should do it in a way that is narrowly tailored and focused. using -- going back o 1964 election, using a 48-year-old formula is not the appropriate way to address that kind of conduct. south carolina and alabama have come light years since the 1960s. lou: as has the entire country. i have to again say that i am disappointed that ou national leadship has not sezed the opportunity of these decisions this week, which are historic by any measure. the progress that has been made and it expresses deep disappointment. hat is lookingstuff of objectively. this is a remarkable nation on every level and should be accorded the respect by readers.
luther strange and alan wilson, we hank you for being with us. controversy is good for business. what a controversy. twa flight 800 exploded off the coast of long island 17 years ago. was it a massive government cover-up or an accident? a new documentary tres to reveal the trth. the director and coproducer join ♪ [ villain ] well mr. baldwin... it appears our journey has come to a delightful end. then i better e the capital one purchase eraser to redeem my venture miles for this trip. purchase eraser? it's the easy way to erase any recent travel expense. i just pick a charge, like my flig with a few taps, it's taken care of. impressive baldwin. does it work for hotels? absolutely thank goodness. mrs. villain and i are planning our... you scare me. and i like it.
joining us now is a guess who is going to discuss the cause of the explosion. >> the primary conclusion was it was something other than the fuel tank. but the explosive forces came from outside of the plane. lou: joining us now, the coproducer of the new documentary twa flight 800, it is great to have you with us, tom. and we have the writer and produc of the documentary as well. thank you both for being with us. so what is it tat brought you to this subject.
>> i was sitting on my couch one day. and the fbi came on and i thought, that is the story of the twa flight. and it just struck a chord with me soon as he began looking at this, they brought in one of the theories, those who had approached the aircraft. lou: were the revelatns after so many years to convince you that this was really a worthy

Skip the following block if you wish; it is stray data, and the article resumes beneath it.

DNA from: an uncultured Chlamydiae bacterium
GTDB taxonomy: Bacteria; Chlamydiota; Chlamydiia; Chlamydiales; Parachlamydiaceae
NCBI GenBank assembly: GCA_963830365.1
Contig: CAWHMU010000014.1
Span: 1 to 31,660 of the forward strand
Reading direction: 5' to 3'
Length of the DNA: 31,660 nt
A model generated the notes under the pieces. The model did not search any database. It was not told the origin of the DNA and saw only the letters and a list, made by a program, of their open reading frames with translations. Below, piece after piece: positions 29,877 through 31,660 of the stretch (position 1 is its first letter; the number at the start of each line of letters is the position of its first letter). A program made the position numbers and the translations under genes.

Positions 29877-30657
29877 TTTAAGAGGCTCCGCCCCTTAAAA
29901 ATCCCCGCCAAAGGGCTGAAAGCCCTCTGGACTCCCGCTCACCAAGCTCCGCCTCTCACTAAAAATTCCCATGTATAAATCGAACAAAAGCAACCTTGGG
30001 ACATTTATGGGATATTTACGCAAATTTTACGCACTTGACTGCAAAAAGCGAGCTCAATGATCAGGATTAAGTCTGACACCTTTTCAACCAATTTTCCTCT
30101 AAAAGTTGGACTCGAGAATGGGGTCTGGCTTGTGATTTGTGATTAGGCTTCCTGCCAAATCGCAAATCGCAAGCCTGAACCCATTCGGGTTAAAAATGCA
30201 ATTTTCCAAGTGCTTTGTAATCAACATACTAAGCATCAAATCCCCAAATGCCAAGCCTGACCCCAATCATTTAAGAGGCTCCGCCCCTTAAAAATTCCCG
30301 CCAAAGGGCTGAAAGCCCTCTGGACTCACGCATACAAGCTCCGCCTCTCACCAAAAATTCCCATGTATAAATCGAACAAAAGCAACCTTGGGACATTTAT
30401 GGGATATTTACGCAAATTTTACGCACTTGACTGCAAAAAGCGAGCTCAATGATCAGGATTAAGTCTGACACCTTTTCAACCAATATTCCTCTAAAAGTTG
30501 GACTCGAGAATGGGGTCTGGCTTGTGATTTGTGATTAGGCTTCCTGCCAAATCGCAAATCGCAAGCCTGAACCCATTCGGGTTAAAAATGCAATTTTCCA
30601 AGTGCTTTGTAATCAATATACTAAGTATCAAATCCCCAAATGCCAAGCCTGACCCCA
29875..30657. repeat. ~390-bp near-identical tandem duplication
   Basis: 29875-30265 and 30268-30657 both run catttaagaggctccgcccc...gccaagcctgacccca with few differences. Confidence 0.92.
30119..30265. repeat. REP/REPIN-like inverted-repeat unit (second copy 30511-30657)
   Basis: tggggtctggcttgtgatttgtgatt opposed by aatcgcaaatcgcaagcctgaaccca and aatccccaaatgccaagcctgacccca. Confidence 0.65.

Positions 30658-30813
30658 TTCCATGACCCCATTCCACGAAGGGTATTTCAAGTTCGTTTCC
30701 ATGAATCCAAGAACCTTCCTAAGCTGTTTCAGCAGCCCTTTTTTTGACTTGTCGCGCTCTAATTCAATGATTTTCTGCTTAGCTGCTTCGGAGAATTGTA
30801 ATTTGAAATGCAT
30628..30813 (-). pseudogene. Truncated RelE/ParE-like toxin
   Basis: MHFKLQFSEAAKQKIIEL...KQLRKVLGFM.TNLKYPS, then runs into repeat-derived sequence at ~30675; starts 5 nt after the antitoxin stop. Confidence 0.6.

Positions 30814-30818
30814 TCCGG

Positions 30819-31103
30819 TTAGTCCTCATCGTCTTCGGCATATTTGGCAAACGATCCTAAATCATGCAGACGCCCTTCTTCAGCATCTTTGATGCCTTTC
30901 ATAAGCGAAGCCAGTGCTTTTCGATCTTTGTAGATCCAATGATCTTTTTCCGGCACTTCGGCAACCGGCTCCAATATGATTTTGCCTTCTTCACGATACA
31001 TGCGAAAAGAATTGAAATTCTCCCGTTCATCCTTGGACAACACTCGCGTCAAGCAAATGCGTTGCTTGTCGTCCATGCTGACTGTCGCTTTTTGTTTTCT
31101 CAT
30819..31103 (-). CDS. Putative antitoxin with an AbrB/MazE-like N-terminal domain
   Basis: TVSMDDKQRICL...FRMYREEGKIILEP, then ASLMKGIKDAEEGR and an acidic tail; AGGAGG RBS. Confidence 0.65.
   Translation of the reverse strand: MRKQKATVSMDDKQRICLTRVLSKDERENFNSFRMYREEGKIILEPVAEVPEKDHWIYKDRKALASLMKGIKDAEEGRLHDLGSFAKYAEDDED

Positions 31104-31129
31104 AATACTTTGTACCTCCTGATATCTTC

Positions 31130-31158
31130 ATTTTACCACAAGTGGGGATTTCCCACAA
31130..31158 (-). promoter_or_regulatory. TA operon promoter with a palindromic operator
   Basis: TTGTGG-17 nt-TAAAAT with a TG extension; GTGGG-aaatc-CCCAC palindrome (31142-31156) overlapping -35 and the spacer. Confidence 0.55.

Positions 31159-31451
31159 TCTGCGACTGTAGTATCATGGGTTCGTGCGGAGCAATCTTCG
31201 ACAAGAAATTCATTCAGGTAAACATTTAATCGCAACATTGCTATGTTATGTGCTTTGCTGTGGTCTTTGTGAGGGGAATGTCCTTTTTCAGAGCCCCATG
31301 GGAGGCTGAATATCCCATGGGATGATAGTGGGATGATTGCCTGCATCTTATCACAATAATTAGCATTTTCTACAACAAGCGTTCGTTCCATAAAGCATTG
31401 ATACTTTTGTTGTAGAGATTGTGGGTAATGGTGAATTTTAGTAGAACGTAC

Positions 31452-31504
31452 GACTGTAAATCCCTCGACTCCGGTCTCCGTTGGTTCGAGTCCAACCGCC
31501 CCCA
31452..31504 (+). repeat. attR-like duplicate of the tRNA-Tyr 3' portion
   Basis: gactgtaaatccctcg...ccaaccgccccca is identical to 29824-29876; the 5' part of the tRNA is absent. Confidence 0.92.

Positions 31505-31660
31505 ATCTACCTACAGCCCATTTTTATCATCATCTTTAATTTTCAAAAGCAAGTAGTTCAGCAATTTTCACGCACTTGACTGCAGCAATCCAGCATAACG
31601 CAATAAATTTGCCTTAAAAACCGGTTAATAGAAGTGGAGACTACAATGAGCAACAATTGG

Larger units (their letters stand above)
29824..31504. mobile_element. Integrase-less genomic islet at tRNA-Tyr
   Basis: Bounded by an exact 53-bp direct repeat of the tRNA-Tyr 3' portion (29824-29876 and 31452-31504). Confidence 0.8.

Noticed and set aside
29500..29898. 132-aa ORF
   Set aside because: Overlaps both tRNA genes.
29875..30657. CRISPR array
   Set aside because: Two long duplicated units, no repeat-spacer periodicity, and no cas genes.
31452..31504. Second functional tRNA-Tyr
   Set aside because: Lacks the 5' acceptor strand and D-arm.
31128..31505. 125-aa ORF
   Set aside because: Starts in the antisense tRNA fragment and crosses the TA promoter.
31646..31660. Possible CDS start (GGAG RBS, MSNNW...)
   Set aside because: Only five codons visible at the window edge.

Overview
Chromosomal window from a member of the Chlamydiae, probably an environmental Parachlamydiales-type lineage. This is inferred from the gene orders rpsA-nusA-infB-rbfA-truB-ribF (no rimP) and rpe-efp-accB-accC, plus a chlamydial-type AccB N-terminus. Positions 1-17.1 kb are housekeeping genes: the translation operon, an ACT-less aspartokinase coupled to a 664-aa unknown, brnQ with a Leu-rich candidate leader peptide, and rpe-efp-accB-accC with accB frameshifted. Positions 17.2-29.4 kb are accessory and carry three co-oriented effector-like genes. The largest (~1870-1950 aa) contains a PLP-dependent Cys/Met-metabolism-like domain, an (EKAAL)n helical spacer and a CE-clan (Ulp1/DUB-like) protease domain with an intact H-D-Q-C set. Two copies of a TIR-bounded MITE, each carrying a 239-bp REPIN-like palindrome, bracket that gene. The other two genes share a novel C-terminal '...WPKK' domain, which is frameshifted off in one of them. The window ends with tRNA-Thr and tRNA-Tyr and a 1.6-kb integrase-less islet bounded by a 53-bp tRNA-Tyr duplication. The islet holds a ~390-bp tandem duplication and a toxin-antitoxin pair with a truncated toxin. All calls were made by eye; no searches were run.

investigations. >> welcome to the eyewitness account. these are the individuals who actually handled the investigation. it presents forensic evidence and the eyewitnesses and the eyewitnesses account that dovetails th the present evidence. yonkers welcome it takes years to come to the conclusions. then to have so many unresolved issues that you documented -- what are your own conclusions? were your conclusions at the end of the day?
>> first of all, we disapproved of the original. by using the radar data. it dovetails with the witness evidence. the data recorded the explosion. it is just incredible. stories like this can go on and on. lou: did you find out why? a lot of the people were investigators and government employees smack the back stories that the fbi came and very early. it was very possible a criminal
event. the problem is that the fbi are not accident investigators. they really didn't inclu these expertin very important things like interviewing witnesses. the fbi does not record their witness testimony like the ntsb does. they take notes and write up the notes. there are different questions to ask. so there is a lot of problems with the painting of the evidence of. lou: do you believe your documentary will result in the case being reopened and what